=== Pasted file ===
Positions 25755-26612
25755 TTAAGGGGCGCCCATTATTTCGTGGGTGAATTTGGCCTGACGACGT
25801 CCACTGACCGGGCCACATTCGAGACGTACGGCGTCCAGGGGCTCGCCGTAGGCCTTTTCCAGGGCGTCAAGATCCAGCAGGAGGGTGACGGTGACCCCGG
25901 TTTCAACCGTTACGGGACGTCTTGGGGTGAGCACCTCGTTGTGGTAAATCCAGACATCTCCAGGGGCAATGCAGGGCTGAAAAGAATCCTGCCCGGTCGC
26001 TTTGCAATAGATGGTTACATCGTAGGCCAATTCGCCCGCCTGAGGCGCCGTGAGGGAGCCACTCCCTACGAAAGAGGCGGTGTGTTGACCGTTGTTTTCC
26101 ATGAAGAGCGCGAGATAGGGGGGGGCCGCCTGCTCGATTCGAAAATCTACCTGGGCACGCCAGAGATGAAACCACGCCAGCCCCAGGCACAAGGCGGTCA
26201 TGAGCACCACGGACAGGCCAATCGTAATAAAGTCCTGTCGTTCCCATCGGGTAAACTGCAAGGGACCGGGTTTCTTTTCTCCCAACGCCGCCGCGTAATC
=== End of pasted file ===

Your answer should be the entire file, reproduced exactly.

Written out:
Positions 25755-26612
25755 TTAAGGGGCGCCCATTATTTCGTGGGTGAATTTGGCCTGACGACGT
25801 CCACTGACCGGGCCACATTCGAGACGTACGGCGTCCAGGGGCTCGCCGTAGGCCTTTTCCAGGGCGTCAAGATCCAGCAGGAGGGTGACGGTGACCCCGG
25901 TTTCAACCGTTACGGGACGTCTTGGGGTGAGCACCTCGTTGTGGTAAATCCAGACATCTCCAGGGGCAATGCAGGGCTGAAAAGAATCCTGCCCGGTCGC
26001 TTTGCAATAGATGGTTACATCGTAGGCCAATTCGCCCGCCTGAGGCGCCGTGAGGGAGCCACTCCCTACGAAAGAGGCGGTGTGTTGACCGTTGTTTTCC
26101 ATGAAGAGCGCGAGATAGGGGGGGGCCGCCTGCTCGATTCGAAAATCTACCTGGGCACGCCAGAGATGAAACCACGCCAGCCCCAGGCACAAGGCGGTCA
26201 TGAGCACCACGGACAGGCCAATCGTAATAAAGTCCTGTCGTTCCCATCGGGTAAACTGCAAGGGACCGGGTTTCTTTTCTCCCAACGCCGCCGCGTAATC